Analysis of Edgar Allan Poe’s “Annabel Lee”

683 words | 3 page(s)

Gothic writer and poet Edgar Allan Poe was born in 1809 in Boston, Massachusetts to a family of actors. Both of his parents tragically passed before Poe was three years old, so he was raised by foster parents, John and Frances Allan (“Edgar Allan Poe”). Poe excelled in academics, later attending the University of Virginia, but the first of his many troubles surfaced in the form of gambling debts, and he was forced to withdraw after only a year. In 1827, he entered the military and began to publish the first of his many poem collections, Tamerlane, and Other Poems and Al Aaraaf, Tamerlane, and Minor Poems. After his military stint, he sold short stories and began a career as an editor for literary journals. In 1835, Poe moved to Richmond, Virginia to live with his aunt and cousin Virginia (whom he later married).

It was during this period that Poe published many of his famous works, such as the stories “The Fall of the House of Usher,” “The Tell-Tale Heart,” “The Murders in the Rue Morgue,” and his iconic poem, “The Raven” (“Edgar Allan Poe”). His wife (and cousin) Virginia’s death from tuberculosis in 1847 prompted Poe’s downward spiral of alcoholism and depression, culminating in his death in Baltimore in 1849 of alcohol-related disease (and possibly rabies). Poe’s legacy in the literary canon cannot be underestimated. His works of Gothic horror, such as “The Telltale Heart” and “The Fall of the House of Usher,” would inspire later generations of horror and suspense authors, while his seminal work “The Murders in the Rue Morgue” essentially invented the modern detective genre, as it predated and inspired Sir Arthur Conan Doyle and his Sherlock Holmes series.

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Poe published “Annabel Lee,” written in the Gothic tradition, in 1849, two years after his beloved Virginia died of tuberculosis and in what would be the last year of his life. The somber diction in the poem reflects Poe’s state of mind, as the speaker in the poem laments the loss of his dear Annabel Lee, whom the “wingèd seraphs of Heaven” (line 11) became jealous of and doomed her to a death “in a sepulchre / In this kingdom by the sea” (19-20). “Annabel Lee” is written in six stanzas of varying length, with an irregular and unusual rhyme scheme. This rhyme pattern gives the poem its lilting and musical feel. For example, the first stanza follows an ABABCB format, where all the short lines in the poem rhyme (as the “B” rhyme), and the longer lines sometimes rhyme and sometimes do not:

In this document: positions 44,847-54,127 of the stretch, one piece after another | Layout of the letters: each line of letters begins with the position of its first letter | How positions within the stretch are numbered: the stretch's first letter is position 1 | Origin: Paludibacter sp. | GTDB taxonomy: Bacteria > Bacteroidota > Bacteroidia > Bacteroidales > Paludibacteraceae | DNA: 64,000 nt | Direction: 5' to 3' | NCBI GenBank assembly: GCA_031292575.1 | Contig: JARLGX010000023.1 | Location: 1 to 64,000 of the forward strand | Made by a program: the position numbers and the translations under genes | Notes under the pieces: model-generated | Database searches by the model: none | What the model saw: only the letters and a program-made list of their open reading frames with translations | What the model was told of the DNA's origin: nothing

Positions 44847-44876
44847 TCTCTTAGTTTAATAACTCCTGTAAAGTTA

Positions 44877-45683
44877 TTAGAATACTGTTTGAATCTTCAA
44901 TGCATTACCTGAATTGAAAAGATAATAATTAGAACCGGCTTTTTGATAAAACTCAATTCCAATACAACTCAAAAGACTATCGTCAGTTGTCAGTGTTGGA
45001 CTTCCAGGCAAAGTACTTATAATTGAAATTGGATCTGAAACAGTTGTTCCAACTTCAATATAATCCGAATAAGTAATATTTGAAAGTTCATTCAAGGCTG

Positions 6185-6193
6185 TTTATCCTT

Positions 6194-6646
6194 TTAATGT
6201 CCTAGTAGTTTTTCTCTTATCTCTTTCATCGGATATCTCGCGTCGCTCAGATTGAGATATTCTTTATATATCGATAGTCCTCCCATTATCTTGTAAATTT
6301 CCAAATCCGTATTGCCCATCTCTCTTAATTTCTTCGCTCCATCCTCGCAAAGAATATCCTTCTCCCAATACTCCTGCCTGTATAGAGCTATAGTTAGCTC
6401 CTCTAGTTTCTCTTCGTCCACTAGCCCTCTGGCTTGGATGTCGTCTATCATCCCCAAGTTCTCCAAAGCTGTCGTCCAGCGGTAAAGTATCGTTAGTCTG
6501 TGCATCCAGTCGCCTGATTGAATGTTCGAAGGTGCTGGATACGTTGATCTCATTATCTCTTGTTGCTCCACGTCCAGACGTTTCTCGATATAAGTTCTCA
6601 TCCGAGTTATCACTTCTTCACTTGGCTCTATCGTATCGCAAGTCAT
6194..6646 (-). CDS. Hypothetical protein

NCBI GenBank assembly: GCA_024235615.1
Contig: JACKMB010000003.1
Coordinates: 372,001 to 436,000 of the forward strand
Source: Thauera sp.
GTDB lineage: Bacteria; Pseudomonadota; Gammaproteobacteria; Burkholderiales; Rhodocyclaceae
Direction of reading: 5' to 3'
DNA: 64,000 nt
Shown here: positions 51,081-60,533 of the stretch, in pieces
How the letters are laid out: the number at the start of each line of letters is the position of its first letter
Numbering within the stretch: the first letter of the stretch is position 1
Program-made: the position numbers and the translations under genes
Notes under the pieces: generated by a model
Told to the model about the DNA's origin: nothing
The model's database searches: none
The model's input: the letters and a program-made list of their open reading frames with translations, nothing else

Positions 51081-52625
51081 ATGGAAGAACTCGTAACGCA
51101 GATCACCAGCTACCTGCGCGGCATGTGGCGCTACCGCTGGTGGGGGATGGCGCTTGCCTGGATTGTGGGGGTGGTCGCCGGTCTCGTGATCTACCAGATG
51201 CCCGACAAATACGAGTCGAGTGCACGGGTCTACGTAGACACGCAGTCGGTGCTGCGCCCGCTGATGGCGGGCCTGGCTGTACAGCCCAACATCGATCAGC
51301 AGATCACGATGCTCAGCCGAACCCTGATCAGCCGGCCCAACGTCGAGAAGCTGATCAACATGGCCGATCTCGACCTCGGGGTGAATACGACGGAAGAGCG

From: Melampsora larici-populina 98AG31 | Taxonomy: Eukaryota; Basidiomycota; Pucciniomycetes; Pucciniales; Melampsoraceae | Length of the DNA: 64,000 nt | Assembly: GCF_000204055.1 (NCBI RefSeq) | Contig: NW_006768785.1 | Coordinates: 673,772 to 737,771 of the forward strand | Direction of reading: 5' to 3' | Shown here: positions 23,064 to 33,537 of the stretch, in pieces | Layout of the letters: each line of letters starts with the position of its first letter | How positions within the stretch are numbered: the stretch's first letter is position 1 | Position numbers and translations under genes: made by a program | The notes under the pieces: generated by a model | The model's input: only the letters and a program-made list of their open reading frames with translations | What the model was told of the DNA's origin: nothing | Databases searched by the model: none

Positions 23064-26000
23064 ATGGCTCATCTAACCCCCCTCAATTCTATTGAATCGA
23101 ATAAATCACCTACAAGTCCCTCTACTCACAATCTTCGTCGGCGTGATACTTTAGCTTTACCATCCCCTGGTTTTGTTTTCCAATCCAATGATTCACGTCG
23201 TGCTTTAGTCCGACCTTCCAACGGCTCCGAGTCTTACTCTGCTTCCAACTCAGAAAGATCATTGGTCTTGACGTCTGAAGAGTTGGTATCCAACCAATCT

It was many and many a year ago,
In a kingdom by the sea,
That a maiden there lived whom you may know
By the name of Annabel Lee;
And this maiden she lived with no other thought
Than to love and be loved by me. (Poe 1-6)

Here, we see that “ago” rhymes with “know,” but not “thought” in line five, resisting the rhythmical pattern established in the first four lines. However, the shorter lines all rhyme, with “sea,” “Lee,” and “me” repeating throughout the poem, giving the verse a pleasing and graceful feel while adding to the melancholy engendered by the verse. The way Poe uses repetition, with the “B” rhymes, “sea,” “Lee,” and “me” connects each stanza from the one prior and traces a narrative that ends with the culmination of the speaker’s sorrow, as he lays at Annabel Lee’s side in tribute, making the statement that his life is meaningless without his beloved, as shown here:

And so, all the night-tide, I lie down by the side
Of my darling—my darling—my life and my bride,
In her sepulchre there by the sea—
In her tomb by the sounding sea. (Poe 38-41)

Poe ends with the same “B” rhyme in the final two lines, with the repetition of “sea” as a kind of epitaph for the speaker’s fallen lover, enhancing the somber and melancholic feel of the piece.

  • “Edgar Allan Poe.”, Accessed 15 June 2017.
  • Poe, Edgar Allan. “Annabel Lee.” Class handout.

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